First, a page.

Chinny and I (Ian) met over five years ago while Chinny worked with Rosewill, Newegg’s house brand. At the time she was technically Dustin’s primary contact for supplying cases for review. But we met at a trade show and share a common love of felines. Chinny has now been at Zotac for almost two years, devising strategies to aid Zotac’s position in the North America market, particularly with mini-PCs (which is Ganesh’s domain) and graphics cards. Chinny is joined on this build and in the Interview by Buu Ly, a longtime colleague of Chinny and they always seem to end up at the same companies working together.

Up Next: Interview with Dustin Sklavos, Corsair Memory

Build-A-Rig R1: Interview with Dustin Sklavos (Corsair Memory)
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  • Gigaplex - Wednesday, July 8, 2015 - link

    "Although Chinnie is a cutie"

    How is that in any way relevant to this competition?
  • jay401 - Thursday, July 9, 2015 - link

    He's offering a compliment to the team he isn't going to go with before he explains why he went with the one he did. End of story. Let's discuss hardware.
  • Valantar - Friday, July 10, 2015 - link

  • Morawka - Thursday, July 9, 2015 - link

    she wasted all her money on a 500gb ssd, that was the 1st mistake, 2nd one was PSU and 3rd was all the blinged up cables..
  • waldojim42 - Monday, July 13, 2015 - link

    Neither was a waste. While there are gamers that prefer nothing more than raw power, some prefer a good looking machine as well. Also, I hate having a small SSD. I will readily give up some performance that I am not using (4k means nothing to someone without a 4k display) to have the game LOAD quicker. I won't notice the difference between 100 and 200fps playing Fallout, but I will notice the 5 second VS 45 second load times.
  • xthetenth - Thursday, July 9, 2015 - link

    Why would you ever consider getting a 970 instead of a 980 a mistake? The 970 may have issues but it also delivers vastly better performance per dollar than the 980. By going with a 970 instead of a 980, you get slightly less performance but free up a lot of room to make other things better.
  • Aikouka - Thursday, July 9, 2015 - link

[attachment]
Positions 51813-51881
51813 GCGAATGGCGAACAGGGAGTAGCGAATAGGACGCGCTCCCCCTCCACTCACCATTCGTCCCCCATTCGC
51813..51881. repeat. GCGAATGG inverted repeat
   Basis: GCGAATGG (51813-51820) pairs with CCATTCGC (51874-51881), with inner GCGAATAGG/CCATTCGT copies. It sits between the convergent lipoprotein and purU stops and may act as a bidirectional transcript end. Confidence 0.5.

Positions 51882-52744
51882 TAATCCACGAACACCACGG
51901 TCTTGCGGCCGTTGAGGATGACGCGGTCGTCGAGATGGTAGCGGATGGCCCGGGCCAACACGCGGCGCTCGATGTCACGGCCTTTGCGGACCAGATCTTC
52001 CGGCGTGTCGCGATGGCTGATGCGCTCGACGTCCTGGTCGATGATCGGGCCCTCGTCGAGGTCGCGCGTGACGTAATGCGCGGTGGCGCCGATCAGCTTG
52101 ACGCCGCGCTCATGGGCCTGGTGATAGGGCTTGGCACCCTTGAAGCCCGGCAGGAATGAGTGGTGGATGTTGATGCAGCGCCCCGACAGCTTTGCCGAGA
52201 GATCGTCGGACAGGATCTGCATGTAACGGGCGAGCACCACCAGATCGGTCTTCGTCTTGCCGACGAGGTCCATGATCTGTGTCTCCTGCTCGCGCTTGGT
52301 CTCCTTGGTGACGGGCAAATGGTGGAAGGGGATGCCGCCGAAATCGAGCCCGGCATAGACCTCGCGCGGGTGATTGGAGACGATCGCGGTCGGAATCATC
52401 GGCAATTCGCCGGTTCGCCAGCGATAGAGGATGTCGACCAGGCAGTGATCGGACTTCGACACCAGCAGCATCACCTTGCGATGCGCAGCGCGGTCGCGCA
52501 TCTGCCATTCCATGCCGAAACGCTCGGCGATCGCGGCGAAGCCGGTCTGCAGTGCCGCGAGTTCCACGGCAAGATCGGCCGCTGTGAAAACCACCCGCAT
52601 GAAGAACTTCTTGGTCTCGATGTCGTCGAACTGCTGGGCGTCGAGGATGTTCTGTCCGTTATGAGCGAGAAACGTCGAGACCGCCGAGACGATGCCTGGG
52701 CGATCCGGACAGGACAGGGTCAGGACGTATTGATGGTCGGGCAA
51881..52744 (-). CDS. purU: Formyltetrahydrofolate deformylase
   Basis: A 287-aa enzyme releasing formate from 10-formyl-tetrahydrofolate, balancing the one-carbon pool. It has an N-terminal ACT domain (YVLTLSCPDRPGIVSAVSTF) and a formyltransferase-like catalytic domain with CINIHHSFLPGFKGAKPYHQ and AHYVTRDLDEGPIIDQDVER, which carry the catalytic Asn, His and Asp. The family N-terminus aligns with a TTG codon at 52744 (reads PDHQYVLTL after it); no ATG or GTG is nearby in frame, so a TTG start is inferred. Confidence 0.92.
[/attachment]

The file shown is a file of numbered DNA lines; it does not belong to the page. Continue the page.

I don't think the omission of a K-series processor is a big deal. Unless I missed it on one of the earlier pages (I did skim a little), this is just a straight-up test. Obviously, if it included overclocking, then the K-series processor would win. Although, without a K-series processor, there's really very little need to go with a Z-series motherboard -- unless it has extra features that you need. Although, I'm assuming that Chinnie's use of a Z-series board has more to do with the fact that they tend to get the most visual upgrades given their higher price points. An $80 B-series or H-series motherboard doesn't usually present much bling factor!

    As for 8GB, I don't see it as too much of an issue depending on how the machine is used. Games can chew up a decent amount of RAM, but I see the most RAM use going to web browsers due to their insane desire to cache *everything* (including previously-viewed pages and closed tabs). I've gone as high as 9GB in Waterfox, before I closed it due to excessive background CPU usage, which causes video stuttering. (I use 32GB in my system.)
  • needforsuv - Saturday, July 11, 2015 - link

    i feel a i7 4790k would've been a better option (over Dusin's build)
    -$100 but given sockets change like crazy...
    -$10 change the gpu to a Zotac Amp for better cooling
    +$18 change the ssd for 2TB of HDD (seagate is a gamble but its cheap)
    +$10 drop down to a TT V4
    +$20 G Skill Value Ram 1600
    +$30 212 Evo
    +$15 Thermaltake TR2 Bronze
    $17 over but hey
  • JBVertexx - Wednesday, July 8, 2015 - link

    Forget either one of these Rigs. I want Dustin's!

    Seriously, the 980ti takes the cake. Too bad the Newegg system builder's marathon for this quarter didn't see this build.
  • extide - Wednesday, July 8, 2015 - link

    Huh..? Dustin's IS one of these rigs..